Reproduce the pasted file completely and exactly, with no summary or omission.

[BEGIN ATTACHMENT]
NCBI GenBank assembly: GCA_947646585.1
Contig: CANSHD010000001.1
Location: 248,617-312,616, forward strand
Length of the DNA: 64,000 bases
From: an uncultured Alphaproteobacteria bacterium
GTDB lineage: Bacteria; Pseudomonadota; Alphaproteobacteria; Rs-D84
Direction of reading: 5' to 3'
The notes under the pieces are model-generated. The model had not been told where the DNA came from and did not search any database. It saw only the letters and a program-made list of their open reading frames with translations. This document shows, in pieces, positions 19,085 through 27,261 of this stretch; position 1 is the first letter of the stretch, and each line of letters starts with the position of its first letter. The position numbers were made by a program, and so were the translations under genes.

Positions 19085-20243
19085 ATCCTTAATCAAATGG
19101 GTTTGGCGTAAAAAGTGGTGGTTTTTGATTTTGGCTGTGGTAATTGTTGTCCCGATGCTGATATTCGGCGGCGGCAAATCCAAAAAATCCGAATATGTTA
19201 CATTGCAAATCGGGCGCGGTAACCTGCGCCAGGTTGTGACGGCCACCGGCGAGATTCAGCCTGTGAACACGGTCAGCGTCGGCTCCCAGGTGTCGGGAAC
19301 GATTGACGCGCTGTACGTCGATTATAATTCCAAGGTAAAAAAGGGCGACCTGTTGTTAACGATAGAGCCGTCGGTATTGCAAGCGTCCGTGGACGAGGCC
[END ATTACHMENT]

NCBI GenBank assembly: GCA_947646585.1
Contig: CANSHD010000001.1
Location: 248,617-312,616, forward strand
Length of the DNA: 64,000 bases
From: an uncultured Alphaproteobacteria bacterium
GTDB lineage: Bacteria; Pseudomonadota; Alphaproteobacteria; Rs-D84
Direction of reading: 5' to 3'
The notes under the pieces are model-generated. The model had not been told where the DNA came from and did not search any database. It saw only the letters and a program-made list of their open reading frames with translations. This document shows, in pieces, positions 19,085 through 27,261 of this stretch; position 1 is the first letter of the stretch, and each line of letters starts with the position of its first letter. The position numbers were made by a program, and so were the translations under genes.

Positions 19085-20243
19085 ATCCTTAATCAAATGG
19101 GTTTGGCGTAAAAAGTGGTGGTTTTTGATTTTGGCTGTGGTAATTGTTGTCCCGATGCTGATATTCGGCGGCGGCAAATCCAAAAAATCCGAATATGTTA
19201 CATTGCAAATCGGGCGCGGTAACCTGCGCCAGGTTGTGACGGCCACCGGCGAGATTCAGCCTGTGAACACGGTCAGCGTCGGCTCCCAGGTGTCGGGAAC
19301 GATTGACGCGCTGTACGTCGATTATAATTCCAAGGTAAAAAAGGGCGACCTGTTGTTAACGATAGAGCCGTCGGTATTGCAAGCGTCCGTGGACGAGGCC